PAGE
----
Cable and satellite are a being careful to fill a need when they see it, but they don’t want to get out ahead of consumer demand. Doing so could upset a lucrative business model before that’s necessary.
“I think it’s treading carefully, not wanting to disrupt what has been the cash cow or the driver of their business, but I don’t think the use of the term ‘legacy’ is misplaced when talking about these services as legacy businesses,” Ireland says. “The market’s changing. Consumer behavior is changing. Our consumption across different devices is changing. Whether it’s service providers and programmers independently, together, both on the same page, nervous about too much disruption is dangerous. Then you may find yourself a couple years from now on the outside looking in as the market has evolved beyond you, as opposed to understanding that you’ve got to make these steps now to stay relevant and have your foot in the door as changes take place.”
The need to satisfy Wall Street quarterly earnings is one reason the big companies won’t take extra risks, Ireland notes. They don’t want the heavy stock market punishments that come with poor subscriber numbers, even though that kind of quarter-by-quarter thinking keeps them from executing a forward-thinking long-term evolution. Nonetheless, they continue to move in the right direction, if slowly.
“We’re seeing great signs that services are evolving. There are plenty of MVPDs now bundling OTT services with broadband. That’s great news, understanding that they’re broadband providers first and foremost, rather than pay TV providers,” Ireland says. “Having that thought process evolve and the bundle strategy evolve are all positive steps. But I think just like we can look back on 2015 and say it was a great year and great evolution took place, we can also be disappointed at the same time, I think we’d have to go into 2016 with that same sober mindset that we may see great steps along this process, but perhaps those of us hoping for that transformational nirvana will once again be disappointed.”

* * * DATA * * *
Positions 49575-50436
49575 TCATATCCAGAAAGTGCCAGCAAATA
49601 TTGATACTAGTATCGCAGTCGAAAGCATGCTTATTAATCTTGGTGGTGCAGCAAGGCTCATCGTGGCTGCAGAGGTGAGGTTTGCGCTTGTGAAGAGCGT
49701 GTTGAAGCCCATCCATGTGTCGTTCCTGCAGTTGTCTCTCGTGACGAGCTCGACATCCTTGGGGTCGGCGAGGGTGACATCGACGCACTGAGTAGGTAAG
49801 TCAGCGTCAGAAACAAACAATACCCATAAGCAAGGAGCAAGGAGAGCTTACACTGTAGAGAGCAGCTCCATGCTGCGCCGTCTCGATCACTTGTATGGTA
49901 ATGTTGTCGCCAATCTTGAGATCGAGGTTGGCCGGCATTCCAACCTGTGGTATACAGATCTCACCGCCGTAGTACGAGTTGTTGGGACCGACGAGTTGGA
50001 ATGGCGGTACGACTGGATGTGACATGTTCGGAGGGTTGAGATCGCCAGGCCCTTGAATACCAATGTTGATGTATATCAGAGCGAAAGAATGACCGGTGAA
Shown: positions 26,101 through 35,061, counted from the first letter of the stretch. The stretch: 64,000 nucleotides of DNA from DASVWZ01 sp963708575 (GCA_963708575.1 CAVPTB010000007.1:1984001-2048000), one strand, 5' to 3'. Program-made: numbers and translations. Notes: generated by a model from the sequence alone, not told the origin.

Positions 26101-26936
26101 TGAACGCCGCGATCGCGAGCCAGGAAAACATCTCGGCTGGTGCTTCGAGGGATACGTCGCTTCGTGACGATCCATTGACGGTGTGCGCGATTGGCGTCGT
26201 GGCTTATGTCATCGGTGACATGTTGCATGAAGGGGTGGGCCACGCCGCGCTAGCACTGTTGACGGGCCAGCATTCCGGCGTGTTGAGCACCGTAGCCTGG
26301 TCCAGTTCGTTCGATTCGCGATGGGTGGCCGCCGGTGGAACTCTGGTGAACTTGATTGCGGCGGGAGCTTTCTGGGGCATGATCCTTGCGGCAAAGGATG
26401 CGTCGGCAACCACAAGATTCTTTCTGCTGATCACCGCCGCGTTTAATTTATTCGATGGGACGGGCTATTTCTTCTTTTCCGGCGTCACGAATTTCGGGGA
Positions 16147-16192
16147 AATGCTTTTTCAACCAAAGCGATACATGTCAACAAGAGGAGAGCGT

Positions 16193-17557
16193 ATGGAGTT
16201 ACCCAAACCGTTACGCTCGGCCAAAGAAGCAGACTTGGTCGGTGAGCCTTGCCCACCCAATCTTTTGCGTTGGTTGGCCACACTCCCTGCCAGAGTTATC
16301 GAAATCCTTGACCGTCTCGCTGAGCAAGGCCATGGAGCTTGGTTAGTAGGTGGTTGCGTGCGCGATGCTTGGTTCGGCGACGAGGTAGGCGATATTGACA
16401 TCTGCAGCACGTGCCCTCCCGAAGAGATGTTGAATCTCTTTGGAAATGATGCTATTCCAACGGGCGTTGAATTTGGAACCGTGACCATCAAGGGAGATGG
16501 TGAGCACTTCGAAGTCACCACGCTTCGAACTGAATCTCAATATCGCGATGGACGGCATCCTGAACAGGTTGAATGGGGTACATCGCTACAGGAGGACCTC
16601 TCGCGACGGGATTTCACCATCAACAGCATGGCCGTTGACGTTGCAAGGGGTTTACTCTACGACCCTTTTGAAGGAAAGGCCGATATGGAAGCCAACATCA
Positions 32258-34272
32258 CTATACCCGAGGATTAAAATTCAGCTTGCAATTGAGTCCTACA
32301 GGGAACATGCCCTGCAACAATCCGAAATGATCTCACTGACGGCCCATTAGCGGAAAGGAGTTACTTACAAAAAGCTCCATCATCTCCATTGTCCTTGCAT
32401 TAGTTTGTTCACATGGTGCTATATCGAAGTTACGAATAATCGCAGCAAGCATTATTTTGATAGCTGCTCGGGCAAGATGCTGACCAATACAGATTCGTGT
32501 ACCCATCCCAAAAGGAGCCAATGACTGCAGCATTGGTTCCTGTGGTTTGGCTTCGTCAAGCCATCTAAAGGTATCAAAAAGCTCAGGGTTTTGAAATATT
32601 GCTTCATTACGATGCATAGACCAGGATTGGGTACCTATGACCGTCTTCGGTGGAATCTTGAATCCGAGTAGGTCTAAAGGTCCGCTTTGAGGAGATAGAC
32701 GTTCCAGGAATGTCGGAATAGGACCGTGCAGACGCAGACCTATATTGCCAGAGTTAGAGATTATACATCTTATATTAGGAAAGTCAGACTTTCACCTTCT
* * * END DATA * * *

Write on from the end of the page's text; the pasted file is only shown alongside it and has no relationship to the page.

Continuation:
One of the biggest surprises in 2016 will be the sudden relevancy of TV Everywhere. During its 6-year history, TVE has offered scattered access to premium programming and confused subscribers with authentication requirements. In turn, viewing numbers have been low. That will change this year, Wolk predicts, and the reason is Nielsen.
“Nielsen has finally, finally, finally come out with their Total Audience Measurement (TAM), which measures OTT views,” Wolk says. “That means that it’s in everybody’s interest to start pushing that and making it happen. The reason it stalled out was because the networks were not happy about not getting paid for these views. ‘All these people are going to start watching stuff on a TV Everywhere app and it’s not counted and we’re losing money that way.’ Well, now that it’s counted they’re thinking, great the more ways and places people can watch it, the more ratings we get, let’s just go for it.”
Nielsen is way behind on measuring all views, but TAM will shape growth in 2016. When providers can measure every view and sell targeted advertising at a premium, TVE becomes a lot more attractive.
Our prognosticators also say that Netflix will continue growing original content in 2016 (although neither predicted the SVOD leader’s massive global rollout) and that YouTube Red will struggle to find an audience (and fail).
With so much at stake and an industry in transition, 2016 is sure to be an interesting year. We know what we expect, but we’d love to be surprised by something huge that no one saw coming.
This article appears in the 2016 Streaming Media Industry Sourcebook.